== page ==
Archbishop Cyril Bustros’ Christmas Letter
To the Clergy, Laity and Friends of the Melkite Eparchy of Newton
“When the fullness of time came, God sent his Son, born of a woman, born a subject of the Law, to redeem the subjects of the Law and to enable us to be adopted as sons” (Gal. 4:4). The expression “fullness of time” designates a new quality of the time. It is a time full of the presence of God. St. John writes in the prologue of his Gospel: “No one has ever seen God; it is the only Son, Who is nearest to the Father’s heart, Who has made Him known” (Jn. 1:18). Jesus Christ is the manifestation of God. He is the Word of God Who “was in the beginning with God” (Jn 1:1), and Who “was made flesh, lived among us, and we saw His glory, the glory that is His as the only Son of the Father, full of grace and truth” (Jn. 1,14).
Christmas is the feast of the appearance of God in the flesh through His Word and Son, Jesus Christ. It is the feast of our salvation: the name of “Jesus” (in Hebrew “Yeshua”) means “God saves”. This name was given at the command of God’s angel: “The angel of the Lord appeared to Joseph in a dream and said: Joseph son of David, do not be afraid to take Mary home as your wife, because she has conceived what is in her by the Holy Spirit. She will give birth to a son and you must name Him Jesus, because He is the One who is to save His people from their sins” (Mat. 1:2-21). That is why He is also called “Emmanuel”, a name which means “God-is-with-us” (Mt. 1:23).
If we ask why the Word of God became man? The answer of the Holy Scripture is this: “to make us partakers of the divine nature” (2 Peter 1:4). St. Athanasius writes: The Son of God became man so that we might become sons of God”.
By nature we are created in God’s image and likeness. God’s image is in our nature, that means in our reason which seeks the truth, in our love which is the reflection of God’s love, and in our ability to do good. God is absolute truth, absolute love, and absolute goodness. God’s likeness is in our holiness. By sin, we lost God’s likeness, although His image remains engraved in our nature. Jesus Christ came to restore God’s likeness. That is what He called “born again” (Jn. 3:3). In St. Paul’s terms, our destiny is to be not merely “flesh” but “Spirit”. He writes to the Galatians: “My point is that you should live in accord with the Spirit and you will not yield to the cravings of the flesh… It is obvious what proceeds from the flesh: lewd conduct, impurity, licentiousness, idolatry, sorcery, hostilities, bickering, jealousy, outbursts of rage, selfish rivalries, dissentions, factions, envy, drunkenness, orgies, and the like. I warn you, as I have warned you before: those who do such things will not inherit the Kingdom of God. In contrast, the fruit of the Spirit is love, joy, peace, patient endurance, kindness, generosity, faith, mildness, and chastity. Against such there is no law! Those who belong to Christ have crucified their flesh with its passions and desires. Since we live by the Spirit, let us follow the Spirit’s lead” (Gal. 5:16-25).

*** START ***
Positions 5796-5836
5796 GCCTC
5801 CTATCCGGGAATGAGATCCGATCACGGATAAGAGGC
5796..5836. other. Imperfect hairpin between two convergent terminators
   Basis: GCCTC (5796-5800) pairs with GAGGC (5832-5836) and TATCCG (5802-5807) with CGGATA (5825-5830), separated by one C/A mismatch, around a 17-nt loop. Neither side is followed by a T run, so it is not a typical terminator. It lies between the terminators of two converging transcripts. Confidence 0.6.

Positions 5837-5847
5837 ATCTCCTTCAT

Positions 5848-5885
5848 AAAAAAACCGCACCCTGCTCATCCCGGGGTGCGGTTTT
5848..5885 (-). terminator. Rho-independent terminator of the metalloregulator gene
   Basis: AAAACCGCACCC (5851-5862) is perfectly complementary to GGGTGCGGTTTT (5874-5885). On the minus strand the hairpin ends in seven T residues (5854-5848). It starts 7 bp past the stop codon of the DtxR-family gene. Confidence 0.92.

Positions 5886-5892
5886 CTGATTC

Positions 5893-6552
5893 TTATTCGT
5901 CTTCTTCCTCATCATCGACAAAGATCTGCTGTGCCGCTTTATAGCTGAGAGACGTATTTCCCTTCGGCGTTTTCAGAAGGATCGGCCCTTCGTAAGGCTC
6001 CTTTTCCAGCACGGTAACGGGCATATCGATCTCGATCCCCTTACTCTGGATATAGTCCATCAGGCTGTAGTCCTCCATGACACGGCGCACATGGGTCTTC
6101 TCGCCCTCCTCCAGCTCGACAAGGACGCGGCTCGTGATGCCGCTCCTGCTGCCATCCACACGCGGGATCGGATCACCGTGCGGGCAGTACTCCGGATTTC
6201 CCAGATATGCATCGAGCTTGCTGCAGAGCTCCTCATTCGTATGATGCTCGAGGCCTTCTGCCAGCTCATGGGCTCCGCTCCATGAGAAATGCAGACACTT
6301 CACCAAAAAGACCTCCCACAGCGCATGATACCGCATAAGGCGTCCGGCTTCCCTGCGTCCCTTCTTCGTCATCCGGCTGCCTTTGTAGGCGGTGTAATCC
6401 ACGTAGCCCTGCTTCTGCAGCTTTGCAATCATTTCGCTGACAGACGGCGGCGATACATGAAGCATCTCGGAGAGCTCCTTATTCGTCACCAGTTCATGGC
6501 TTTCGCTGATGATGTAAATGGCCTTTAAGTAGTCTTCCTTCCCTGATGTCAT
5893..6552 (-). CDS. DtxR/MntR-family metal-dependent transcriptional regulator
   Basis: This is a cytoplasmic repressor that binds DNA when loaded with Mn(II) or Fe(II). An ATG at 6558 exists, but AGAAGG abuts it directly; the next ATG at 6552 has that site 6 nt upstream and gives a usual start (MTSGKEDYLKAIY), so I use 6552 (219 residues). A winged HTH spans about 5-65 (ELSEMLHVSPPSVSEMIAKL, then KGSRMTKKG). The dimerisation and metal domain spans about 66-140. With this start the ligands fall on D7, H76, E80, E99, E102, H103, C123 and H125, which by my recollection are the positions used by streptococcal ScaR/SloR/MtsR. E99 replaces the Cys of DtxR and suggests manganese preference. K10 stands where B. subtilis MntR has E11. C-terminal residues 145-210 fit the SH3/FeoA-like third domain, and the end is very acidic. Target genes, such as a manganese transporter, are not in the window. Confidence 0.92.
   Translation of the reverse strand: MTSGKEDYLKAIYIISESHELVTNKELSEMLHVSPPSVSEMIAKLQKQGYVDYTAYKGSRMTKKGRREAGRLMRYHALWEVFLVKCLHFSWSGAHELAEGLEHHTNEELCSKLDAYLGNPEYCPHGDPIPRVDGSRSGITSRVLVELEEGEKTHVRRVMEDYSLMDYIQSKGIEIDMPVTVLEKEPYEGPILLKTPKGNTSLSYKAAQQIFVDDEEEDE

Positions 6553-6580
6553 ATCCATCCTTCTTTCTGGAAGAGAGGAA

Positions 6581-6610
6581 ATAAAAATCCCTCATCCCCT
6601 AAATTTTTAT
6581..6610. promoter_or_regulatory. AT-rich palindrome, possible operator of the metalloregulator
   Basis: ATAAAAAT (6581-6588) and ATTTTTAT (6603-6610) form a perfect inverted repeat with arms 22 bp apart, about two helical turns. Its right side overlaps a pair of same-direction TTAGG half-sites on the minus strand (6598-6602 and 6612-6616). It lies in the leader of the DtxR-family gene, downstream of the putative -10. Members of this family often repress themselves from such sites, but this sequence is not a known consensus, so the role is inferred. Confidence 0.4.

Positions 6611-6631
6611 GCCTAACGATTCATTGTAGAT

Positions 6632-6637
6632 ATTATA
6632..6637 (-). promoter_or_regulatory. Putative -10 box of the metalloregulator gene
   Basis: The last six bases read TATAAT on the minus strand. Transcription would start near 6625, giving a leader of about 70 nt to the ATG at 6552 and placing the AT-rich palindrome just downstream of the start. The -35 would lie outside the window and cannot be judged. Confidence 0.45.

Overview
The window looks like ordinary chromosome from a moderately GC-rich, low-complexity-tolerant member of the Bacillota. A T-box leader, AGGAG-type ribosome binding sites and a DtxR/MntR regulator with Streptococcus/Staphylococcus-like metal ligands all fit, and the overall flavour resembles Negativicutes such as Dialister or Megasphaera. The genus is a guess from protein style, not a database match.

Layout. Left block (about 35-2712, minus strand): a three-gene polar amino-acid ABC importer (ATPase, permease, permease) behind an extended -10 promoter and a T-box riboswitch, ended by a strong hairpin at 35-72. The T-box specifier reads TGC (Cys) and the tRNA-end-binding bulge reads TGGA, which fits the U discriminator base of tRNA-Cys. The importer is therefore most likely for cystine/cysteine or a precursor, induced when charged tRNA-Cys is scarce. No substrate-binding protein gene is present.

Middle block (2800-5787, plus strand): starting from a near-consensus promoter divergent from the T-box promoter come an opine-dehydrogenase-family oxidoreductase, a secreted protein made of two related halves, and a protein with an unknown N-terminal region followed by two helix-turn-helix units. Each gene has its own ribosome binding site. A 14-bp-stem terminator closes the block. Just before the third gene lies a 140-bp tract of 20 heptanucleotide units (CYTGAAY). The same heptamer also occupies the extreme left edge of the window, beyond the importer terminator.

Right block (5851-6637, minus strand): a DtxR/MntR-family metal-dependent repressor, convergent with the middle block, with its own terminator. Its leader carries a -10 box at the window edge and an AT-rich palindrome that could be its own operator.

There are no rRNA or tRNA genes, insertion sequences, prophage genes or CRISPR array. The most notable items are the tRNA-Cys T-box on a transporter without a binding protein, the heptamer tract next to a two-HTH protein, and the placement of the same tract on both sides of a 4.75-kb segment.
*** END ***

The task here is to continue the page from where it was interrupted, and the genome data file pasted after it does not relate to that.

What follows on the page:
That is a good description of what Jesus said to Nicodemus in the Gospel of St. John: “I tell you solemnly, unless a man is born through water and the Spirit, he cannot enter the Kingdom of God; what is born of the flesh is flesh; what is born of the Spirit is Spirit. Do not be surprised when I say: you must be born from above” (Jn. 3:5-7).
“In this faithless and corrupt age” (Mark 8:38), in this society which calls for immoral and corrupt behavior, we need to hear again and again these Divine words which lift us up to the perfection of our human nature, lead to peace between the peoples of this world, and contribute to the realization of the hymn which the angels sang at the birth of Jesus: “Glory to God in high heaven, peace on earth to those on whom His favor rests”. (Luke 2:14).
Merry Christmas, Happy and holy New Year!
+ Archbishop Cyril Salim Bustros
Eparch of Newton